Every season, reams of people promise themselves that next Christmas will be different.
They will slow down, try to avoid the commercial craziness and focus more on what they say matters most – family, friends, and perhaps paying more heed to the true meaning of the Christmas season.
But often, the ‘busyness’ of the holiday season wins out anyways.
It seems to take a concentrated effort to enjoy the sentiments of the classic Christmas carol Silent Night, or It Came Upon a Midnight Clear – hymns that reflect the peacefulness and sense of gratitude that are really at the heart of Christmas.
As Noel Wygiera, priest of the St. Luke’s Anglican Church parish in Red Deer has pointed out, traditions like advent help to bring a sense of reflection and heightened meaning to Christmas. Advent starts on the fourth Sunday before Dec. 25th.
And of course, there are a variety of ways that the public looks at advent. There are advent calendars for children, for example.
But exploring the tradition shows what lies at the heart of advent. Churches mark it in differing ways, but essentially it can include scripture readings and lighting an advent candle each of the four Sundays leading up to Christmas.
The term is an anglicized version of the Latin word ‘adventus’, which means ‘coming.’
According to www.Christianity.com, scholars believe that during the fourth and fifth centuries in Spain and Gaul, advent was a season of preparation for the baptism of new Christians at the January feast of Epiphany, the celebration of God’s incarnation represented by the visit of the Magi to the baby Jesus, his baptism in the Jordan River by John the Baptist and his first miracle at Cana.
During this season of preparation, Christians would spend 40 days in penance, prayer, and fasting to prepare for this celebration; originally, there was little connection between advent and Christmas. “It was not until the Middle Ages that the advent season was explicitly linked to Christ’s first coming at Christmas.
“In the same way, the church, during advent, looks back upon Christ’s coming in celebration while at the same time looking forward in eager anticipation to the coming of Christ’s kingdom when he returns for his people. In this light, the advent hymn O Come, O Come, Emmanuel perfectly represents the church’s cry during the advent season.”
Wygiera describes it as a quiet time of reflection and preparation. “All of the lessons through advent have that dual purpose. It’s about preparing ourselves not just to celebrate what happened in the past but to anticipate what’s going to happen in the future. It’s not really a ‘countdown’, but more of a ‘building up’.”
By Christmas Eve, all four of the advent candles are lit.
Chris Armstrong, in his article entitled Advent: Close Encounters of a Liturgical Kind in Christian History Magazine, shared of his personal thoughts of how the tradition impacts him.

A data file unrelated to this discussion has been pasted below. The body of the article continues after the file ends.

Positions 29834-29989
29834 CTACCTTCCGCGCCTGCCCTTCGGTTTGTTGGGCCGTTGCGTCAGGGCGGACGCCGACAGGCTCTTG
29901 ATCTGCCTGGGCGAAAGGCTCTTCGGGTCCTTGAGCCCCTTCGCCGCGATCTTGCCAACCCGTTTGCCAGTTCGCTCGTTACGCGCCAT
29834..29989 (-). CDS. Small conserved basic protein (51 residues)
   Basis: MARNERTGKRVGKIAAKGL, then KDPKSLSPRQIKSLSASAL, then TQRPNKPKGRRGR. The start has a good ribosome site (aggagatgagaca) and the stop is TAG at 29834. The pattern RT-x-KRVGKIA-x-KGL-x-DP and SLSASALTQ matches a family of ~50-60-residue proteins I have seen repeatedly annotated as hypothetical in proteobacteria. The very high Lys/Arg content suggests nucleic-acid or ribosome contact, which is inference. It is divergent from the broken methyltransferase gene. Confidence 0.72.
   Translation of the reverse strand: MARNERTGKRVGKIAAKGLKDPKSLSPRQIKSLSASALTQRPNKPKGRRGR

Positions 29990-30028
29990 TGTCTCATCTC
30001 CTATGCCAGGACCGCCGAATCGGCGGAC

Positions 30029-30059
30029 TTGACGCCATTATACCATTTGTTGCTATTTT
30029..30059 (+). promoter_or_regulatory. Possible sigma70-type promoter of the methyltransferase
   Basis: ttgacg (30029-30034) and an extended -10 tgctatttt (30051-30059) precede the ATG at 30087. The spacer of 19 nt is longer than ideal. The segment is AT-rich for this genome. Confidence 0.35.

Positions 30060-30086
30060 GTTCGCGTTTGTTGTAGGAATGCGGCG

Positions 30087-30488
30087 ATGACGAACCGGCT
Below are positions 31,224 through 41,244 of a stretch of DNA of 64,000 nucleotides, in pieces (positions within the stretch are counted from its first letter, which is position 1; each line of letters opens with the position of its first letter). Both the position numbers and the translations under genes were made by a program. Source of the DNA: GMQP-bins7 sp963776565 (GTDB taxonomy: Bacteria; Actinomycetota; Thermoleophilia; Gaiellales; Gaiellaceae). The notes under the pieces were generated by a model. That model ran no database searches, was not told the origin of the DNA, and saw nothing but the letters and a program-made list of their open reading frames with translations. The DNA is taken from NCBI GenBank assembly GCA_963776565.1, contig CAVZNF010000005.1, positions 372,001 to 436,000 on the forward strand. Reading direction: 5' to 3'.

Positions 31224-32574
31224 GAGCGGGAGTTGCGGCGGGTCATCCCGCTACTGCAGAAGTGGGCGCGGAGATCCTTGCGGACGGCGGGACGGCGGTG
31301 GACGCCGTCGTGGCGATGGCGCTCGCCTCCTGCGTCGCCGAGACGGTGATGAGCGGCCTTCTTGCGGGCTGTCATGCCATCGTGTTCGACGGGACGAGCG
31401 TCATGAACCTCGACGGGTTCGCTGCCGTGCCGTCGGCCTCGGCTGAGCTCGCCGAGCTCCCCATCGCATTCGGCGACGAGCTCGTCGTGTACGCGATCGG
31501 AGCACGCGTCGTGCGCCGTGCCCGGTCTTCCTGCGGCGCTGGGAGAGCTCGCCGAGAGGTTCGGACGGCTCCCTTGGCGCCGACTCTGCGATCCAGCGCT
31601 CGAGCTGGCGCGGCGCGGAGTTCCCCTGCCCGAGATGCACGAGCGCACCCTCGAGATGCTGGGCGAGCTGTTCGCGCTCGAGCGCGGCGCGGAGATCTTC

“Every year these rich scriptural reminders and the traditional prayers that accompany them set my blood rushing a little faster and bring a rising excitement: Christ came with plenty of prior notice. Prophets and angels joined to proclaim his coming. And now I can join too, with the cloud of witnesses stretching back to apostolic times, in the same proclamation!
“And in the protected, quiet times of meditation, I can respond as I imagine believers have done on every advent since the tradition began: I can bow my head and prepare my heart to receive the One who is always present, but who seems distant in the busyness of the season. I can mourn for my hardness of heart. I can hope in his grace. And I can rejoice that in answer to the cry, O come, O come, Emmanuel, he came.
“Would I really be able to do this – in the midst of December’s commercial rush of lights, decorations, present-buying, and piped-in carols – without a gently insistent, weekly liturgical pattern?”
Wygiera has also told a story he came across from Malcolm Guite, associate chaplain of St. Edward’s – Cambridge in England, that gets to the heart of what advent symbolizes.
“He tells the story of where some friends of his went to Greece, and they were in rural areas. They were from London, and it had been a long time since they had seen the stars because the light pollution in London is so great. He said that part of the reason advent has been somewhat lost is that we suffer from ‘liturgical light pollution’. We’re so focused on the glitz and glamour around Christmastime that we’re missing this season of preparation.”
As Guite points out so eloquently, ‘It’s a promise that even in the waiting – advent is the season of waiting – that there will be renewal and hope.”
Sadly, many people, point out that they look forward to Christmas being over with all its rush. That’s a really sad thing, because in many ways and for a number of reasons, it can be viewed sincerely as the ‘most wonderful time of the year.’